Posted by Mark Figley on Aug 21, 2007 06:00 AM
As REST principals and Web Oriented Architecture concepts are in the process from migrating from the geek edge to the enterprise mainstream, in a recent interview, IBM WebSphere CTO Jerry Cuomo has been saying that they have become a core focus for IBM in Project Zero, which "introduces a simple environment for creating, assembling and running applications based on popular Web technologies." Project Zero is being developed under an open development (but not open source) model. A couple of points of interest with Project Zero is it continues the trend away from pure java and towards dynamic languages for web application development, and also the emphasis on REST service development in the enterprise.
The concept of incorporating dynamic language technologies into existing Java stacks is not new, and in this regard Project Zero would appear to be IBM's answer to Oracle's Partnership with Zend for PHP integration into it's AppServer and Database products as well as the integration of PHP into WebLogic that BEA annouced at last year's JavaOne. Sun Microsystems has also be heavily investing in dynamic language web tier development with their own Zend partnership, the acquisition of the JRuby team and the Phobos application server project. Finally, Coucho Technologies has developed one of the most compelling clean room implementations of PHP and incorporated into their Resin Java Application Server.
It is also clear that Cuomo forwarding a vision where enterprise WS-* services and lightweight REST service frameworks work hand in hand; that it is not an either/or scenario:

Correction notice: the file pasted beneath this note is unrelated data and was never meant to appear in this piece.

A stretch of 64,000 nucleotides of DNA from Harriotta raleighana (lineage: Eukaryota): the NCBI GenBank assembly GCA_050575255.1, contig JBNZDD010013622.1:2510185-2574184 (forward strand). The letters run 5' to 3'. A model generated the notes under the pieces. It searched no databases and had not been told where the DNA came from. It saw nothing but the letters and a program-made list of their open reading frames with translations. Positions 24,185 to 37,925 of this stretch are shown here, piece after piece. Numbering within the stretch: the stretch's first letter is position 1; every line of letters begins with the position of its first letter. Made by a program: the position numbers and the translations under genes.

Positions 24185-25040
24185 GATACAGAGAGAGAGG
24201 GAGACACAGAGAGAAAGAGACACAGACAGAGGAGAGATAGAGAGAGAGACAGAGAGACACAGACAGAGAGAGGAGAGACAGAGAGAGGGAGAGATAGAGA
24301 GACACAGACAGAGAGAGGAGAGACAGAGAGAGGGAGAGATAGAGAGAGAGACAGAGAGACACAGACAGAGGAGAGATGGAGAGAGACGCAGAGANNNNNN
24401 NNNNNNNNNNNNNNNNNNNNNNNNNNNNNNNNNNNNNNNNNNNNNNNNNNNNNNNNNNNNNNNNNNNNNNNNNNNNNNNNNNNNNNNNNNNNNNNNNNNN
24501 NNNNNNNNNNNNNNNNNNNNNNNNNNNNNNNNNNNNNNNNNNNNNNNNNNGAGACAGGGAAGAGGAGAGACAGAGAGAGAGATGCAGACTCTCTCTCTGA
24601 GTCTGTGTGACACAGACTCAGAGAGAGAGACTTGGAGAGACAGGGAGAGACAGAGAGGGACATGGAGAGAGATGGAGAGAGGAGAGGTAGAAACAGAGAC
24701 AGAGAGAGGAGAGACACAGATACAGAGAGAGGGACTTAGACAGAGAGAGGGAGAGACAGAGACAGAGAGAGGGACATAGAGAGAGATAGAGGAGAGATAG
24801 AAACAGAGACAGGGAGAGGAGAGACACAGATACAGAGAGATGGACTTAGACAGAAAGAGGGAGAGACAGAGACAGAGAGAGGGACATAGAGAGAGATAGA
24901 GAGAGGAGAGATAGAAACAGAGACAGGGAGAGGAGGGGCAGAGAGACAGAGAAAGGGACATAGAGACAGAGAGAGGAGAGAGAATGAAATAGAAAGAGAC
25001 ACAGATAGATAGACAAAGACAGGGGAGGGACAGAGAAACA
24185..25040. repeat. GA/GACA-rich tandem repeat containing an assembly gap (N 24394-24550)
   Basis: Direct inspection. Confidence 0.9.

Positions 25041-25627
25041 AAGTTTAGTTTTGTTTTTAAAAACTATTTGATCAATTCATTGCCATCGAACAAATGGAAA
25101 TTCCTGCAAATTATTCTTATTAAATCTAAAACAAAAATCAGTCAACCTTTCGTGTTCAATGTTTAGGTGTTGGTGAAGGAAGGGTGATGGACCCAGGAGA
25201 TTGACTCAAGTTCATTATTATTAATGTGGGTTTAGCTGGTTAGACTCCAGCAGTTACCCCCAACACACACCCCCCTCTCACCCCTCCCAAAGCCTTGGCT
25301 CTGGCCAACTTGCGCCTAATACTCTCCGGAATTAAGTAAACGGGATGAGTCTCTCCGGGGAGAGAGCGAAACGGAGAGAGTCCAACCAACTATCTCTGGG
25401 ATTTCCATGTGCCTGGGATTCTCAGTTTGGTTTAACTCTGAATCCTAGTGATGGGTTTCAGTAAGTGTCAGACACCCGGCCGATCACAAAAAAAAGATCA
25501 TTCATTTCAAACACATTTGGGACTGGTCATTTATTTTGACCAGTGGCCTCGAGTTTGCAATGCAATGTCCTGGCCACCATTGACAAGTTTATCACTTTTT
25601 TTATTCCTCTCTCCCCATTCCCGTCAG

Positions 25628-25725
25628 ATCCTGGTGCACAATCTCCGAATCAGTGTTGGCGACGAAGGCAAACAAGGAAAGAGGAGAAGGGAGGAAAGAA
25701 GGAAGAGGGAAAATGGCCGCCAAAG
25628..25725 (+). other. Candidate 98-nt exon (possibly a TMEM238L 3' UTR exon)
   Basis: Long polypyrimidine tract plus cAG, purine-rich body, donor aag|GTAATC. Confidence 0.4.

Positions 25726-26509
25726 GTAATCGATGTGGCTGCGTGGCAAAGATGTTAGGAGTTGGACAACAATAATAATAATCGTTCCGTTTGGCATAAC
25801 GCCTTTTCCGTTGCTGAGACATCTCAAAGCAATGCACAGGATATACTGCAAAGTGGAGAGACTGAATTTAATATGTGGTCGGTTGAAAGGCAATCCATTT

At a time when the entire industry finds itself in a position where it must respond in some fashion to the development time efficiencies achieved by PHP and Ruby on Rails, Project Zero is an interesting response because it is not a rails port and not a rails clone. Whereas Ruby on Rails might be seen as a highly optimized implementation of the MVC architectural pattern that heavily leverages the flexible nature of the Ruby language, the Project Zero core concepts page explains that the Project Zero focus is a bit different. By abstracting the framework concepts from language implementation, users of Project Zero have language flexibility. You can switch out Groovy and PHP (and presumably others in the future) and leverage the same framework. You also have the flexibility of popping back down into Java when you want/need to. Architecturally, instead of being a traditional Action based framework Project Zero heavily embraces an event based architecture with stateless event handlers, where transaction state is held in a global context. Finally, Project Zero sees itself as a kernel with an open and extensible modular architecture, much like Eclipse model that has already been so successful for IBM.